Into the stratosphere
For a golfer who conducted his first media interview at the age of nine, Rory McIlroy was never going to be fazed by this week’s glitzy launch as the new face of Nike. It may have been a metamorphosis in the eyes of his new corporate masters, but the player himself was at pains to point out that it was going to be business as usual irrespective of how many millions the new deal adds to his bank balance.
Aside from his remarkable ability on the golf course, the most compelling reason Nike agreed to spend €150 million on a gifted golfer is his attraction to a global audience as a relatively normal and stable individual, who manages to retain a natural charm and modesty despite living the life of a superstar.
Nobody knows better than the player himself that allowing any part of the McIlroy image to be hijacked by a global brand carries risks. His popularity could diminish very quickly if he is seen to grow aloof from his fan base and to march more in tune with the demands of his paymasters. In his career to date, McIlroy has been as sure-footed as the most seasoned professional. As a 21-year-old he handled a golfing meltdown on the final nine holes of the 2011 US Masters at Augusta with a brutal honesty that endeared him to millions. He followed with a golfing resurrection three months later at the US Open that won him even more admirers.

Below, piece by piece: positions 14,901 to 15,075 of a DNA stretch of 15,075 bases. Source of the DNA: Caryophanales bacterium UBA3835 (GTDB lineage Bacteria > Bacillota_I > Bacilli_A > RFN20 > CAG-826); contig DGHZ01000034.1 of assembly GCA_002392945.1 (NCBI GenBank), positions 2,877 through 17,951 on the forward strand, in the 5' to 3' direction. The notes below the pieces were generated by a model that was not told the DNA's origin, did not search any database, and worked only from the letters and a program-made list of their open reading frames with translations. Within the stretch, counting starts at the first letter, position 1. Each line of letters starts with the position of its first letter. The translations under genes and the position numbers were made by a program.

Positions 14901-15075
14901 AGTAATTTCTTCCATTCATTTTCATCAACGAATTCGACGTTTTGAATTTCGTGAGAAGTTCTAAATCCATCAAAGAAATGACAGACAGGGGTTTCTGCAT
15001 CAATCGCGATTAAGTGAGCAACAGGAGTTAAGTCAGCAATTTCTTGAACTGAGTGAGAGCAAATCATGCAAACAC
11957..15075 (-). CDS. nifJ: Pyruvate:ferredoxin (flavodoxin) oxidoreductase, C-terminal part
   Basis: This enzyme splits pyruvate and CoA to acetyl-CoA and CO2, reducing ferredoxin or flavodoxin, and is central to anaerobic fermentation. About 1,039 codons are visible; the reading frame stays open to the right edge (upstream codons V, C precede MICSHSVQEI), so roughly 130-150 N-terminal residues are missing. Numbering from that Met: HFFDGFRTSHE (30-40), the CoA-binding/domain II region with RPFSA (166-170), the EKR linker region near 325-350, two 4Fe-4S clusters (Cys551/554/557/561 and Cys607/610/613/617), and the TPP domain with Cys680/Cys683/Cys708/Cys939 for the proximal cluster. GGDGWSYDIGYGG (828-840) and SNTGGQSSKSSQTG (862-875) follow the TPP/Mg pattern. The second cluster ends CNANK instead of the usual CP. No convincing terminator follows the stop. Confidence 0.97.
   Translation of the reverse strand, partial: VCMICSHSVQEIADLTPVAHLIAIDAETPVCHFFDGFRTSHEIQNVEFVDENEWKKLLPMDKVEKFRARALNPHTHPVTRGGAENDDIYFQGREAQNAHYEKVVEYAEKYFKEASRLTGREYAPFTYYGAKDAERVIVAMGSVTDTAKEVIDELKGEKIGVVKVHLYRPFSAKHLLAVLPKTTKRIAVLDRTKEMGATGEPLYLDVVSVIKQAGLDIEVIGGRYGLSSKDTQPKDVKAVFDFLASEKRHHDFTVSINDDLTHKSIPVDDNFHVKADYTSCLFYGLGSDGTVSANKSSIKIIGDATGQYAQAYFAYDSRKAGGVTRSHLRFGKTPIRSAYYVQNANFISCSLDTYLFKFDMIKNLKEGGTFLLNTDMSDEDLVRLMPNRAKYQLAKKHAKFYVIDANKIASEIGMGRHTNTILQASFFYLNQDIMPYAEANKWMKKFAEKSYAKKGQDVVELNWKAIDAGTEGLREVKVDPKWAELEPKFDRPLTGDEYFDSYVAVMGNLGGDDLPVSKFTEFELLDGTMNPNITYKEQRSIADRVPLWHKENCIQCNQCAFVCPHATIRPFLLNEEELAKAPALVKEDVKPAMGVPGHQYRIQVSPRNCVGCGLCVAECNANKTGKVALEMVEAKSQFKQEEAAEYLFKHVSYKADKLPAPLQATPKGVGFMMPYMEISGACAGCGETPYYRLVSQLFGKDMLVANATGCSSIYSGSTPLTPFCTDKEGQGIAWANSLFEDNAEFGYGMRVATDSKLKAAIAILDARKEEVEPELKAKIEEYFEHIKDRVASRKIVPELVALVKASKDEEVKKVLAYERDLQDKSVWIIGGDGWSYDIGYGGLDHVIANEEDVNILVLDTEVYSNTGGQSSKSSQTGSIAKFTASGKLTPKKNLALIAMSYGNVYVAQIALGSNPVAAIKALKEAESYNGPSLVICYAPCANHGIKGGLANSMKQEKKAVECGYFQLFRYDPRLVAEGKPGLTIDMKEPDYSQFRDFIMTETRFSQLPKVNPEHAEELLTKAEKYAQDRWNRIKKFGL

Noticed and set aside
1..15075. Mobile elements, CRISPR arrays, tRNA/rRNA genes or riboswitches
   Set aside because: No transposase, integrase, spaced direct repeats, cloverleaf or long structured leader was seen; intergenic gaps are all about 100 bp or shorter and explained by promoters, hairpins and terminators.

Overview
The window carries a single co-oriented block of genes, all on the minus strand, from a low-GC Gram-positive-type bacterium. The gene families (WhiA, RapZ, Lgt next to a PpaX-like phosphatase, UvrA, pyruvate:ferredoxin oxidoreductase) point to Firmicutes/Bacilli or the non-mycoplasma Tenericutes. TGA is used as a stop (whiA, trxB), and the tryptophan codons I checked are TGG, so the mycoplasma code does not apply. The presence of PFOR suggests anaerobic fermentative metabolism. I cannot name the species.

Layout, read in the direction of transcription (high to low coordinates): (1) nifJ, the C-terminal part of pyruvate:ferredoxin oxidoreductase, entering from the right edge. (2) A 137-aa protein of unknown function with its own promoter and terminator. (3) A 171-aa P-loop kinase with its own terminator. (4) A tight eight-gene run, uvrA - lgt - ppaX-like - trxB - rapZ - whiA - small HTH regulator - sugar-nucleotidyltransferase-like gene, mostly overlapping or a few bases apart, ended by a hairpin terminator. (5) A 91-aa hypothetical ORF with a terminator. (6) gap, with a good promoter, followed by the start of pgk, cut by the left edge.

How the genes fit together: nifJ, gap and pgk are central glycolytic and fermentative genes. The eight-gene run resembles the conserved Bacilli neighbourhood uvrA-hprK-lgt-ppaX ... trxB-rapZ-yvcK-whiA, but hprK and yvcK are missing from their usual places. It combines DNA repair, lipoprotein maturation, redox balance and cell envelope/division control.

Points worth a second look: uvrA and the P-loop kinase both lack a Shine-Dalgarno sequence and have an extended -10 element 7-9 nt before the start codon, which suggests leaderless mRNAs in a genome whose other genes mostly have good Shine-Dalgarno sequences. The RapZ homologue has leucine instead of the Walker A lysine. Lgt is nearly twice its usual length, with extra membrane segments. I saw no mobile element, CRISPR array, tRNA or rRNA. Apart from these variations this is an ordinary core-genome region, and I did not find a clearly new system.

Those victories, along with a host of other titles, elevated him to the world number one position. His status as the game’s pre-eminent player was underlined this week when his support for Paul McGinley was seen as crucial to his success in being selected as the captain of the 2014 European Ryder Cup team. Gaining that stature in golf at such a young age was always going to make McIlroy one of the most sought-after stars in world sport. The Nike deal gives him financial security for life and elevates him to the stratosphere in the commercial world. But the hoopla surrounding big endorsements always dies away and the McIlroy deal will be no different. Then it will be a case of “majors on the mind” – the golf titles that really matter.